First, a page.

The board of Triumph Gulf Coast, Inc. heard a presentation Monday concerning the impacts on property values and tax rolls in just one county hit hard by Hurricane Michael.

It was sobering news.

Gulf County Property Appraiser Mitch Burke provided the information his office has gleaned so far in their work to craft a property roll, with a long way to go before the tentative roll is certified in July.

“We still have a great deal of work to do,” Burke said. “We are very early in our appraisal.”

But if the numbers in July look anything like the numbers Burke presented Monday, local governments will be in for serious sticker-shock come budget time this summer.

As just one example, at the high end of Burke’s current calculations, the Board of County Commissioners would see a decrease in revenue of nearly $4 million next year alone, based on current millage rates.

Triumph staff is reviewing a pre-application from three Gulf County taxing authorities, the BOCC, Gulf District Schools and the city of Port St. Joe, seeking over $21 million in grant funding to abate a loss of tax revenue over the next three years.

At least one other county is seeking tax abatement grant dollars from Triumph due the storm.

After the hurricane, the Triumph board communicated with all eight counties to which it is disbursing BP fine dollars that if they wished to change or eliminate submitted projects, the board was keen to work with them.

“We are very sensitive to the devastation and costs from the storm,” said Don Gaetz, Triumph board chair. “This is monumental challenge for leadership.”

Burke said his office and staff must look at each of the county’s roughly 19,000 parcels and has received some help from the office of the St. John’s County Property Appraiser and his staff.

As of this week, Burke’s office had completed assessment of 32 percent of the county’s parcels.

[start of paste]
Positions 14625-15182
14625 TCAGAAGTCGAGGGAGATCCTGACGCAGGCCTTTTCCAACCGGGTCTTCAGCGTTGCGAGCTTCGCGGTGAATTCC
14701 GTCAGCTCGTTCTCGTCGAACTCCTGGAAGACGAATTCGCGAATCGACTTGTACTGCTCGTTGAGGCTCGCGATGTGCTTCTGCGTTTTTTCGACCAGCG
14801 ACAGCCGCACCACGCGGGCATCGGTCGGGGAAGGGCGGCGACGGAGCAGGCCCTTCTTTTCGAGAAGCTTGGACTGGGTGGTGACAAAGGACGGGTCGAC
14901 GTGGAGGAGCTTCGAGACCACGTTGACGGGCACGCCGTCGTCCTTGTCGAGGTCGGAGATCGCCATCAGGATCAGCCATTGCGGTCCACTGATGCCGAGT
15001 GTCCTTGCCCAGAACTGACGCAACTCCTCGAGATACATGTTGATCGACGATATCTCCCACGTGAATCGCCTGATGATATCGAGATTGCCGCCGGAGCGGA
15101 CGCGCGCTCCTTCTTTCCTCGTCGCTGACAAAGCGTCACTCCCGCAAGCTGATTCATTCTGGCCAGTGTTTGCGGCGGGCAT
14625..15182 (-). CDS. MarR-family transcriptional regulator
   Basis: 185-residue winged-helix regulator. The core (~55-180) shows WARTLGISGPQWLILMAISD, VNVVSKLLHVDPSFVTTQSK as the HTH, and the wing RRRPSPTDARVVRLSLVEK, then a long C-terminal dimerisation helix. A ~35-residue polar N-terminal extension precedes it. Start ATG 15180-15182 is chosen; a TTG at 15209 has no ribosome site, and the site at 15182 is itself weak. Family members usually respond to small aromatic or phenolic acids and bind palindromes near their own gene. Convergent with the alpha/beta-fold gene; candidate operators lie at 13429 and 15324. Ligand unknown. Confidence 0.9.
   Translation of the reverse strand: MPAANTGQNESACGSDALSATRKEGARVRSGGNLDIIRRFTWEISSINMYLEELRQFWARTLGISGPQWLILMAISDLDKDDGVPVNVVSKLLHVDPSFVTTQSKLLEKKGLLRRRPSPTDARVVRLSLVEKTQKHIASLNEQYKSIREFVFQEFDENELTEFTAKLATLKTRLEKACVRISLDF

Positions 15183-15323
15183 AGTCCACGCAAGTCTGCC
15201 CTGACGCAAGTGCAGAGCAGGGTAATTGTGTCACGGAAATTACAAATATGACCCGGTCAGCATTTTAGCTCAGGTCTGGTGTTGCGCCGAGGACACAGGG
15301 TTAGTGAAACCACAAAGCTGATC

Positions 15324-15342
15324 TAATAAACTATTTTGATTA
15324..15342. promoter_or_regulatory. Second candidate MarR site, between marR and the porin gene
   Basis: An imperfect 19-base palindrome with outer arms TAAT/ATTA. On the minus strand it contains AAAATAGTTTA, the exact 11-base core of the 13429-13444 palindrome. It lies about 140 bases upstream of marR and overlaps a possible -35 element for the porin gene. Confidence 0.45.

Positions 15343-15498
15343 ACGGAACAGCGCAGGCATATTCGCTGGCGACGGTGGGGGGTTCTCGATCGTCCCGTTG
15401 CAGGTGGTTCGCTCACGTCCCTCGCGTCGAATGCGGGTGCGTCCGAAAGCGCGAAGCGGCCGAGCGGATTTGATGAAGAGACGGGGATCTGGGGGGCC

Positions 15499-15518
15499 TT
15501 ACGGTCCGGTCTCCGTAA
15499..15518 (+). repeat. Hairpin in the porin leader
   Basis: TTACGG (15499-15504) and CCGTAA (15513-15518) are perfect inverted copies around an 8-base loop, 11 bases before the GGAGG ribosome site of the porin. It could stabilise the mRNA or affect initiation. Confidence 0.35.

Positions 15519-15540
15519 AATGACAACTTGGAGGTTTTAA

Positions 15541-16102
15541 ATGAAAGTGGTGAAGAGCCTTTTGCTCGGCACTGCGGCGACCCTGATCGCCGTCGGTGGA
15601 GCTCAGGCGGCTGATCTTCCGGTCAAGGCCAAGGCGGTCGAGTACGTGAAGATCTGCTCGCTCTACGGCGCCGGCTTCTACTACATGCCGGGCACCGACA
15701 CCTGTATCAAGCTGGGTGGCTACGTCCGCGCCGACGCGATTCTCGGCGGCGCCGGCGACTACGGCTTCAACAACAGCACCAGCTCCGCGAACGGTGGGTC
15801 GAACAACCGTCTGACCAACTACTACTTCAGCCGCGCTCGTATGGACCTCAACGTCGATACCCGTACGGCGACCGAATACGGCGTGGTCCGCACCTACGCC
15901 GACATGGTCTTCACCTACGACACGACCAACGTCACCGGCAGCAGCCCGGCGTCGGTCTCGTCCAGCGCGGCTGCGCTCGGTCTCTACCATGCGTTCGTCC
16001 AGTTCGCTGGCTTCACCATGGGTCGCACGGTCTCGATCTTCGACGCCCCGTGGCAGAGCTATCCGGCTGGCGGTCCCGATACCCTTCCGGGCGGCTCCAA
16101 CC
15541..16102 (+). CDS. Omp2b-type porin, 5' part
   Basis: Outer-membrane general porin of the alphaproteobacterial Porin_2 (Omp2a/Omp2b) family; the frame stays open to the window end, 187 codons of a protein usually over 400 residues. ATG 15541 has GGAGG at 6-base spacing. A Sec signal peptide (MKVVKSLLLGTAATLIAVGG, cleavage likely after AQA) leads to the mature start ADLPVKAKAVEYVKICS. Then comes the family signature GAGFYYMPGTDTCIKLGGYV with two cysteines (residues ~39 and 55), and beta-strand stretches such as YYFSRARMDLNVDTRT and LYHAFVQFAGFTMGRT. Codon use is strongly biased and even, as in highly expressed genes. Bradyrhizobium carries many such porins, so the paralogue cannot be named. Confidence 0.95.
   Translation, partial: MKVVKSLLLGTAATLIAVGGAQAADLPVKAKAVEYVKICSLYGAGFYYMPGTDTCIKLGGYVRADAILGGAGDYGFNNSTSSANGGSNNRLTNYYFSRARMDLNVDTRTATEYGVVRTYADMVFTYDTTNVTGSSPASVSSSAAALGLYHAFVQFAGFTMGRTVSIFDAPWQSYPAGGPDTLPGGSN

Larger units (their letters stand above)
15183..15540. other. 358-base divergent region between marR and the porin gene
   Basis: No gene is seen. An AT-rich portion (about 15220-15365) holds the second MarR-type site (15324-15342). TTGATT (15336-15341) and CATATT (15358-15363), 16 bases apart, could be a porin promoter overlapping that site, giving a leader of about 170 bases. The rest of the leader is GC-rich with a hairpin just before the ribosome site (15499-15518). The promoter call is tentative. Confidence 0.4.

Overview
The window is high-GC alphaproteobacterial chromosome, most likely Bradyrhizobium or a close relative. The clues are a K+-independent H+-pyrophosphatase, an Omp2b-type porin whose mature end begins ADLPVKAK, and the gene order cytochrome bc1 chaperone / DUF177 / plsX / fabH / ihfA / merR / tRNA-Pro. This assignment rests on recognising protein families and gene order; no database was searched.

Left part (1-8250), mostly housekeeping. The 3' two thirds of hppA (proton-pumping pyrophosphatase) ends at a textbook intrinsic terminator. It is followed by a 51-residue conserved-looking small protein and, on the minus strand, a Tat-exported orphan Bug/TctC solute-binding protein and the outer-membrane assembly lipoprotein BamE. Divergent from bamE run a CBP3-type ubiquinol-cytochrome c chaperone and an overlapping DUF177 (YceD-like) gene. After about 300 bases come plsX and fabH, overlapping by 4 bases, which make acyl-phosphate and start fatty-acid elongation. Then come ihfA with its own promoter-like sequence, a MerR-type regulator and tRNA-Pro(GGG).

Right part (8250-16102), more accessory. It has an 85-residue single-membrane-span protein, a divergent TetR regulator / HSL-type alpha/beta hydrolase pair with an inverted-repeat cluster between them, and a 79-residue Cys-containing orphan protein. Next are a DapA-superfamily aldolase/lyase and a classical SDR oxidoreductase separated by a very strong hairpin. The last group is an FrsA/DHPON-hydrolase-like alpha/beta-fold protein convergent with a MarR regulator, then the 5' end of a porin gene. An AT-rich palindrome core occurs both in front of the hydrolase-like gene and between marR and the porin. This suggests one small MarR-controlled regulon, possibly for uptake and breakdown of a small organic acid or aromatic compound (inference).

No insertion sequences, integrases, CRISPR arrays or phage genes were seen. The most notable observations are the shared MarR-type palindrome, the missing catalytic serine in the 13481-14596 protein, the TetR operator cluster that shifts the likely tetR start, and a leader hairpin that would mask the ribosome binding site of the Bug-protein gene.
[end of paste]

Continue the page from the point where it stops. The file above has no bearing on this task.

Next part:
His job is complicated, Burke noted, by the lack of sales since Hurricane Michael, with just 77 sales since the storm compared to some 800 total for the year.

Assessing comparable recent sales, indicating market conditions, is a significant component of the work the property appraiser must do each year.

“The lack of sales since the storm will make it difficult,” Burke said.

In addition, due to the extent of beach erosion his staff has found along the Cape and peninsula, which accounts for some 40 percent of the county’s tax base, many land values in coastal areas will have to be looked at again, Burke said.

He expressed a concern that in many cases, a home has been structurally compromised, a factor the property appraiser may not become aware of until the home does not survive the next storm.

Burke provided broad-strokes for the current numbers.

The county’s property value last year was $1.739 billion, $918 million of that value found in land.

Burke’s office is currently estimating a loss of 10-15 percent, or $91 million to $137.8 million, in land values.

Another $602 million in value was derived last year from primary structures and Burke is currently estimating a drop of 30-40 percent in that component, equal to $180 million to $240 million.

In the area of so-called extras, accessory buildings, pole barns, etc, Burke said the estimated decrease in value would be 50-60 percent.

The drop in the value of personal property was estimated at 10-20 percent.

And in classified agricultural lands, Burke noted a recent report from a Florida Senate committee detailing the devastation to the timber industry from Michael.

The statewide loss in commodities, forestry, cattle, peanuts, is estimated at $1.475 billion, Burke said, citing the report and noted that in the case of forestry, the impact will be felt for at least four years as forests must be replanted and grow.

In the county, the decrease in value of agriculture lands is currently estimated at 50 percent, Burke said.

“We will probably see a reduction in (agriculture) for at least the next few years,” Burke said.

In all, county property values are currently estimated to fall by 30-40 percent, $347 million to $521 million, Burke said.

“Your task is monumental,” said Triumph board member Jason Shoaf. “I will be very anxious to learn the final numbers in July.”